By Bill Finley
Trainer Bob Baffert has sued well-known Twitter (now known as X) posters Justin Wunderler and Daniel DiCorcia for defamation and extortion over frequent posts on the social media website, which Baffert's lawyers contend amounted to “a series of escalating threats and criminal conduct,” adding that the defendants “have urged others to engage in violent behavior toward Baffert and his family, baselessly accused Baffert of criminal conduct, and attempted to extort Baffert and his family under threats to his business, reputation, and occupational license.”
The suit goes on to allege that Wunderler and DiCorcia attempted to extort money from Baffert in exchange for them not releasing information they contended would be so damaging that it would end Baffert's career.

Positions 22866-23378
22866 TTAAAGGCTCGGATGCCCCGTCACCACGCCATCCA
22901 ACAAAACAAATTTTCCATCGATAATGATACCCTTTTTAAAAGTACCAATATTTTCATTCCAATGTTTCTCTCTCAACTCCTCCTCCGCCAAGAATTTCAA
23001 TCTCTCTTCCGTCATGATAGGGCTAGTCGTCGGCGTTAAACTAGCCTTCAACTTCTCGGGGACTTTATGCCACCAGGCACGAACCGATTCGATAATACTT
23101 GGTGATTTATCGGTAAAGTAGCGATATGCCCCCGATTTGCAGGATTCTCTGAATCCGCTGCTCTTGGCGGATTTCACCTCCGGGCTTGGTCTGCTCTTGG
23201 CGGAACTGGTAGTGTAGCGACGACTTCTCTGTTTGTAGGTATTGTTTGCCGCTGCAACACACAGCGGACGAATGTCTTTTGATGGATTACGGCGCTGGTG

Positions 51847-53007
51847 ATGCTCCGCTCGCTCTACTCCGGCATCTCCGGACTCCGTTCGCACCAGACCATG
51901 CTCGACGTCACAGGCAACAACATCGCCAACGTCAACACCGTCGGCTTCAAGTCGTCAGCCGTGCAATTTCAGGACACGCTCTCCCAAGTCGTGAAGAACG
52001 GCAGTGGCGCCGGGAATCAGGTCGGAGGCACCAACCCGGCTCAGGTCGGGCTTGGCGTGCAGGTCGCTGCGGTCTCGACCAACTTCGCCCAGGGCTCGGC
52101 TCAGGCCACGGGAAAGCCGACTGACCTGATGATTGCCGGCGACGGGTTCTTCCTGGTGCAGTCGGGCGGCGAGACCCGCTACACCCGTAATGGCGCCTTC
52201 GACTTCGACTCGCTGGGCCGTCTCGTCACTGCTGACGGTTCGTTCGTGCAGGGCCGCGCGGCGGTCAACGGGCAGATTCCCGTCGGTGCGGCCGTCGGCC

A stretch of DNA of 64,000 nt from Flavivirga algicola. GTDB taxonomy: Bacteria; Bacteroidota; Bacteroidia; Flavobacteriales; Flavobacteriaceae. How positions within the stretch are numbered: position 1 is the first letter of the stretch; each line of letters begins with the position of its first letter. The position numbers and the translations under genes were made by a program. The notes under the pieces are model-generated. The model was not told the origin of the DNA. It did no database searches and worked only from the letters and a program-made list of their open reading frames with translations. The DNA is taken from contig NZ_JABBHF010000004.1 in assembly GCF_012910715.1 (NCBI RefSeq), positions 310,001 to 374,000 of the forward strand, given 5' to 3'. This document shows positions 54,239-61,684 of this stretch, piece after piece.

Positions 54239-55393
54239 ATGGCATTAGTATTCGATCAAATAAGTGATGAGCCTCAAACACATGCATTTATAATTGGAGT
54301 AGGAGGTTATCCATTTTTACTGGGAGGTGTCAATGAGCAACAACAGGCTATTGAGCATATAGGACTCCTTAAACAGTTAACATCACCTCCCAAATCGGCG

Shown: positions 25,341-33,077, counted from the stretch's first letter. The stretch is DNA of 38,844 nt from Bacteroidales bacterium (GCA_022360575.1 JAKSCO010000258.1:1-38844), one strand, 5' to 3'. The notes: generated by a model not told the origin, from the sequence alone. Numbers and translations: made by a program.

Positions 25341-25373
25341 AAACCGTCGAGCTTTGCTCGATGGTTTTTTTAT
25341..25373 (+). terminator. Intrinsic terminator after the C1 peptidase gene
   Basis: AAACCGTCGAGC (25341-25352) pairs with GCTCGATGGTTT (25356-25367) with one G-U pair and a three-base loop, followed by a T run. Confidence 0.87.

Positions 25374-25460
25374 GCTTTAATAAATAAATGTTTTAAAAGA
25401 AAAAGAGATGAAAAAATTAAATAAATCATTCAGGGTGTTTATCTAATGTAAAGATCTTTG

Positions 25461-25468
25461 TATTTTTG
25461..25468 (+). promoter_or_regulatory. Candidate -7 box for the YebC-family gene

Wunderler goes by “Swifthitter” on Twitter and DiCorcia posts under the name of “barshoelife.” The suit was filed on Wednesday in U.S. District Court, Southern District of California, by Baffert and Bob Baffert Racing Stables, Inc.
The Paulick Report and the San Diego Union-Tribune were among the first to report the story.
“Bob Baffert has continued to put the sport of horse racing in a bad light,” Wunderler said in a reply to a direct message sent through Twitter. “This is not extortion. I want to do what's best for horse racing and what is best for the sport's longevity. Too many horses under his care have died. It's time we speak up for the horses that have no say. I want nothing from Bob Baffert or any of his associates. I want what's best for the game I love, horse racing.”
According to the suit, Wunderler recently received a judgment of conviction for criminal online harassment and a subsequent money judgment against the victim, a former girlfriend, for publishing intimate photos online without the ex-girlfriend's consent. Just this week, Wunderler began to reveal that online that he had a serious gambling problem, which, he said, came about after he got addicted to the drug Adderall.